Tom Hanks plays Captain John Miller, the man in charge of finding Private James Ryan (Matt Damon). After the opening half hour, depicting the taking of the beach at Omaha, Miller is assigned to find Ryan, who is somewhere in France. Ryan's three brothers, all soldiers in the war, have been killed, and Ryan is being given a free trip home to be with his mother. Miller chooses his group carefully, including Tom Sizemore as Sergeant Horvath, Ed Burns as Private Reiben, Jeremy Davies as Corporal Upham, Vin Diesel as Private Caparzo, Adam Goldberg as Private Mellish, Barry Pepper as Private Jackson and Giovanni Ribisi as T/4 Medic Wade. The men head out in search of Private Ryan, and along the way learn more about themselves, and the horrors of war. The acting, as in most Spielberg films, is outstanding. He seems to be able to get the most out of all his actors, from leading men to the smallest of the small.
As I said before, from a filmmaking standpoint, you have to go out and see this movie. The war scenes are absolutely incredible. Never have I seen anything so lifelike. Spielberg shows us the touch as we have never seen it before. He never pulls any punches with this movie, showing us what it is like to be in a war. Just the ability to choreograph the battle scenes was amazing. And the true horror you feel watching the movie is immense. But there was a problem. The story didn't live up to the people involved.
Here you have 8 guys going out trying to find one. But there wasn't a whole lot of drama involved. I personally didn't care if they found Private Ryan or not, and when they did (and that's not ruining the story), I didn't care if he made it home. I did care about the characters themselves. It mattered to me what Captain Miller did before the war. I felt the fear Corporal Upham felt when he was put into battle. I cared about how all the characters felt. I didn't care about their mission. Since the entire basis of the movie was about finding Private Ryan, I sort of felt a little let down when they did, because it didn't really matter. What the movie was about, was showing what war really is like. Not some popcorn covered schmaltz where people take 3 minutes to die. Where the good guys all live, and the bad guys all die. This is what life was really like for the people on the front lines. I just wish that the story was a little stronger.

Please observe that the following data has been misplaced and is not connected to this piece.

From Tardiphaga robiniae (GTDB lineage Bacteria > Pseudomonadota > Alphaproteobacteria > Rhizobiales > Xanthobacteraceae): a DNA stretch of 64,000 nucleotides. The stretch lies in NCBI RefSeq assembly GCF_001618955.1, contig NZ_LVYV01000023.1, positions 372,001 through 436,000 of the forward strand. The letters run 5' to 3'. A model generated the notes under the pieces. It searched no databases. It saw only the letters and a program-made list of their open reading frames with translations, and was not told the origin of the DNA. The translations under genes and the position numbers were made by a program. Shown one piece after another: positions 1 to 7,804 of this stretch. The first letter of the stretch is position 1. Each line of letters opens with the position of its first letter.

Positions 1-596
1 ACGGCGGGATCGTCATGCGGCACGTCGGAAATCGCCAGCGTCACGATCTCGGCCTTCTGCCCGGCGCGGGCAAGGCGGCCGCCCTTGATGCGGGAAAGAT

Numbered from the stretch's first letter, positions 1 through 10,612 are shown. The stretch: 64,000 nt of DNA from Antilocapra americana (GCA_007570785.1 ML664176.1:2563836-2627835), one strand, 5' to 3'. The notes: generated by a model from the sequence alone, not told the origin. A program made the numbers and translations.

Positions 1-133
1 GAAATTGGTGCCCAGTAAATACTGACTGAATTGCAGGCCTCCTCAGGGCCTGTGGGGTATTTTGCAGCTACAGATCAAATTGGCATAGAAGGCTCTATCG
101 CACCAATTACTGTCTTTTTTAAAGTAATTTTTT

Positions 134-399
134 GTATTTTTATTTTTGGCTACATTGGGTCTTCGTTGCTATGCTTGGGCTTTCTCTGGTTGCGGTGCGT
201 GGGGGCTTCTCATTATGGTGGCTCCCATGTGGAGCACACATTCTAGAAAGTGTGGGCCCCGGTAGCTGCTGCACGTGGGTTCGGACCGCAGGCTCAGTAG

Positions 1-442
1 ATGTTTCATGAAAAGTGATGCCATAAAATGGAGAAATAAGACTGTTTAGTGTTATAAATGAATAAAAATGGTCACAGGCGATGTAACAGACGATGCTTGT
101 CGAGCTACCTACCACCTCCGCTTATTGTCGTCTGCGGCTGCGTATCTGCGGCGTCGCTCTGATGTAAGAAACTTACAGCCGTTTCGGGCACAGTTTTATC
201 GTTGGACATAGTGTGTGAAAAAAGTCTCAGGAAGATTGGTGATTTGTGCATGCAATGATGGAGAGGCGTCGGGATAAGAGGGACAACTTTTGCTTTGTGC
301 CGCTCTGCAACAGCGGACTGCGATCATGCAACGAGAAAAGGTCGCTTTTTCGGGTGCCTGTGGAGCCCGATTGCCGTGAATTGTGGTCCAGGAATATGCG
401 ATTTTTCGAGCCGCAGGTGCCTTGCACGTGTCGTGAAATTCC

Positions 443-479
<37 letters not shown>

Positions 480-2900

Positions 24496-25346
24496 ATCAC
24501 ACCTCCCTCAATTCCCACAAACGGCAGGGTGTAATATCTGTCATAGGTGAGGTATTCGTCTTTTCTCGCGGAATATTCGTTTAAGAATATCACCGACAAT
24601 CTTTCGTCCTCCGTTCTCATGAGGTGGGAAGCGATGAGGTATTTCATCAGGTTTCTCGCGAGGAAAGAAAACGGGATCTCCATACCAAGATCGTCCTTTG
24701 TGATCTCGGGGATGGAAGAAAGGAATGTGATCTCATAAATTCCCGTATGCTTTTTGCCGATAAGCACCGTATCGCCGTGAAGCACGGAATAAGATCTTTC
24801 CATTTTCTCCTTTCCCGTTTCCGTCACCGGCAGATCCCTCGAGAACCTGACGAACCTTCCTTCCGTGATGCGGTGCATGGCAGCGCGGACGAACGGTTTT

Saving Private Ryan showed me that war is truly hell, and that I should thank my lucky stars that we live in a time where the chances of me having to fight for my country are slim to none.
Spielberg is brilliant when he isn't trying to be deep. Jaws, Close Encounters, E.T. and Raiders are among the greatest movies ever made. He really loses it with serious films, however. The Color Purple made me so angry I had to restrain myself from standing up and screaming, "Do you all know what crap this is?" It had the potential to be a great movie but his manipulative direction blew it.
Empire of the Sun was another film with great potential that he destroyed with his inability to handle character.
Schindler's List got it more right. He almost had me until he blew it with that execrable last scene of Schindler crying and screaming, "I should have done more." It's not a bad film, but hardly the great one everyone wants to call it. First, for a film about the holocaust, the main characters are two gentiles, one a nazi. The mini-series HOLOCAUST is a far greater achievement in essaying the horrors of this time, albeit, it also is flawed.
Ryan suffers from the same manipulative direction Spielberg always falls prey to when he gets serious. First, he has no developed theme. His theme is WAR IS HELL. He proves that in the first 10 minutes and doesn't really give any other angles on it throughout the rest of the film. Second, he is so busy having the actors "tell" us what they are feeling, that we never really have a chance to feel for them. All those men who were so busy crying and throwing up, they indulged in the emotion as actors do. Yes those things happened, but the people were trying to get past them to stay alive. Their goal was to stay alive and the emotion comes out of pursuing that goal. With Spielberg's characters, he never gives you a chance to see that. He has to tell you what to feel at every moment.
Finally, Spielberg missed an important element of the men of the WWII generation. They had a Victorian conscience, they were raised with that. This means, you never show your emotions. Of course they did in this war. But those emotions had to burst out and they had to try to put them away. The scene where Tom Hanks broke down worked well. He took himself away from the men in order to deal with his feelings. But the many other crying scenes were actor indulgent, not true emotionally.
Also, the men of this war believed in this war. Hitler was truly someone to hate. He really was evil and created evil in his troops. The men fighting were afraid, but did believe in their cause. Spielberg leaves this important fact out in order to dwell on his "Ain't war awful" conscienceness. However, to be true to the time and the characters, it was essential that this element be included in some one to really make an honest film.
Some have called this the greatest war film of all time. Excuse me, but A Walk in the Sun, The Sands of Iwo Jima, The Thin Red Line, 12 O'Clock High, Attack and many other war films had theme and character development far beyond what Spielberg had done. In later films, The Deerhunter also got it very right.
Saving Private Ryan is not a bad film. It is an okay film. An average film. Hopefully, people will stop seeing the emperor's clothes that aren't there and put the picture into proper perspective.